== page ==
However, as noted above, there is a growing problem in the Kavango and Caprivi districts due to conflict involving Namibian, Angolan, and UNITA forces. Mines and UXO are still present in the densely populated Kaokoland, Owambo, Kavango, and Caprivi Strip districts in the northwestern, northern, and northeastern regions of the country as a result of twenty-three years of conflict between Southwest African People’s Organization (SWAPO) and South African troops.

Although more than 60% of the country’s population inhabits these areas, only a small fraction could be described as “affected” in terms of occasional explosions, leading to civilian casualties, as well as destruction of livestock.

Most of the mined areas are unmarked. This includes the areas where mine clearance operations were underway.[21] Nine former military bases of the South African Defense Force (SADF) were properly marked as they were protected by antipersonnel mines. However, civilians had since removed most of fencing around such bases in order to make their own fences at home. Records, including maps of such minefields, were handed over to the incoming Namibian government in 1990 by the SADF.

Mine Action Funding

The U.S. began funding a range of mine action programs in 1995. This included “train-the-trainer” programs for mine clearance, establishment and operation of a national demining office, equipment, and mine awareness programs. Total U.S. funding through 1999 was $8.3 million. This included $1.053 million in fiscal year 1999 (October 1998-September 1999) for mine clearance along the power pylons in the northwestern parts of the country. An additional $300,000 will be contributed in fiscal year 2000, and $100,000 more in 2001, for mine clearance along the power lines.[22] The sole recipient of this U.S. funding is the Namibian government. The U.S. Defense Department training program was completed in February 2000.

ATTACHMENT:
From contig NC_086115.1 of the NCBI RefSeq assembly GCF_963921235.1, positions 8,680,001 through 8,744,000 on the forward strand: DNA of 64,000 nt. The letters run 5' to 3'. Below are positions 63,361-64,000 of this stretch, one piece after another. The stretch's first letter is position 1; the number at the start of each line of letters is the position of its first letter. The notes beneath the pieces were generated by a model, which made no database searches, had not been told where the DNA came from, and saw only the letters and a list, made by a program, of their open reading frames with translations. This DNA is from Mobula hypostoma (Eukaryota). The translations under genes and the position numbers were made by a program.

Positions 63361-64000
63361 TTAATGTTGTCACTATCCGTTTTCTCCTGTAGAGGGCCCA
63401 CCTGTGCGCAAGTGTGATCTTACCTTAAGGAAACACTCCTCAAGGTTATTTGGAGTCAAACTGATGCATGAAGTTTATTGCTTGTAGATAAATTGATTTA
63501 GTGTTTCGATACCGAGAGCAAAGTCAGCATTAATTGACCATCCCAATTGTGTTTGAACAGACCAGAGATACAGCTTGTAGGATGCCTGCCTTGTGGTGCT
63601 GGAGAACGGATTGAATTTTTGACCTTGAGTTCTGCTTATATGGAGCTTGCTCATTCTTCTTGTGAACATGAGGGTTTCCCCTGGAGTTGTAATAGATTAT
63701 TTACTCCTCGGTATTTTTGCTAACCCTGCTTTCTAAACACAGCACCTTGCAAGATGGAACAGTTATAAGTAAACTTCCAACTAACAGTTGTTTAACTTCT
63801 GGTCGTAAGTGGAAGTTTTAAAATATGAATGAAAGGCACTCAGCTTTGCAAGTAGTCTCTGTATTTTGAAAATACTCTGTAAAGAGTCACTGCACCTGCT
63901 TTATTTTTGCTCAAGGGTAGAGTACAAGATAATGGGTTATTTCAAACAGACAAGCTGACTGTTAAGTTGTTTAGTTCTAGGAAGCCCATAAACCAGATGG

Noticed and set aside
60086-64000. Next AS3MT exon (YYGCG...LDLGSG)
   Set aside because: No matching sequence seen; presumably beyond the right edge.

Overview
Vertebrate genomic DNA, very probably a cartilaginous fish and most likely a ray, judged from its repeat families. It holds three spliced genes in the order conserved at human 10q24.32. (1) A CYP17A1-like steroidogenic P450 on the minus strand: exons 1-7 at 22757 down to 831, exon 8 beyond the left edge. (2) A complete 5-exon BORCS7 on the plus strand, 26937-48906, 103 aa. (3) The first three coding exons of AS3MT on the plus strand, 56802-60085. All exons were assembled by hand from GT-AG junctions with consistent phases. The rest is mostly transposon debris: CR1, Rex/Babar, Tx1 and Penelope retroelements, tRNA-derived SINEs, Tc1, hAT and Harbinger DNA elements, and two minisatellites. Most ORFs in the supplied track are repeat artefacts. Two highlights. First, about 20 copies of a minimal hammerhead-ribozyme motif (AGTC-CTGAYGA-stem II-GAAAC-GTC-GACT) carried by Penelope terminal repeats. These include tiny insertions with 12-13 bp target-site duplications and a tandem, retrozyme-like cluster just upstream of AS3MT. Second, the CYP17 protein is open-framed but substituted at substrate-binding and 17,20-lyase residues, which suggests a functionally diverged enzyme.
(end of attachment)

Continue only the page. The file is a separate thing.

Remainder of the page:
There is no policy, criteria, strategy, or practice governing the allocation and use of mine action funds or in-kind contributions. The Ministry of Information and Broadcasting and the Ministry of Defense are responsible for receiving funding donated for mine action in the country. There appears to be cooperation between the two institutions. Whereas the Ministry of Defense is responsible for mine clearance, the Ministry of Information is responsible for mine awareness education.

Apart from the U.S. government and the Mine Advisory Group (MAG), a British NGO, neither the government nor any other organizations or individuals in the country are known to have made financial and other in-kind contributions to humanitarian mine action in the country. On 16 June 1999, MAG donated $2,000 to the NCBL to monitor military mine clearance operations along the 409 power pylons in the northwestern parts of the country. Namibia does not appear to have any domestic resources for mine action.

Mine Clearance

Mine clearance operations have been underway in Namibia since 1989.[23] From March 1995 to February 2000, the U.S. carried out a “train-the-trainer” program.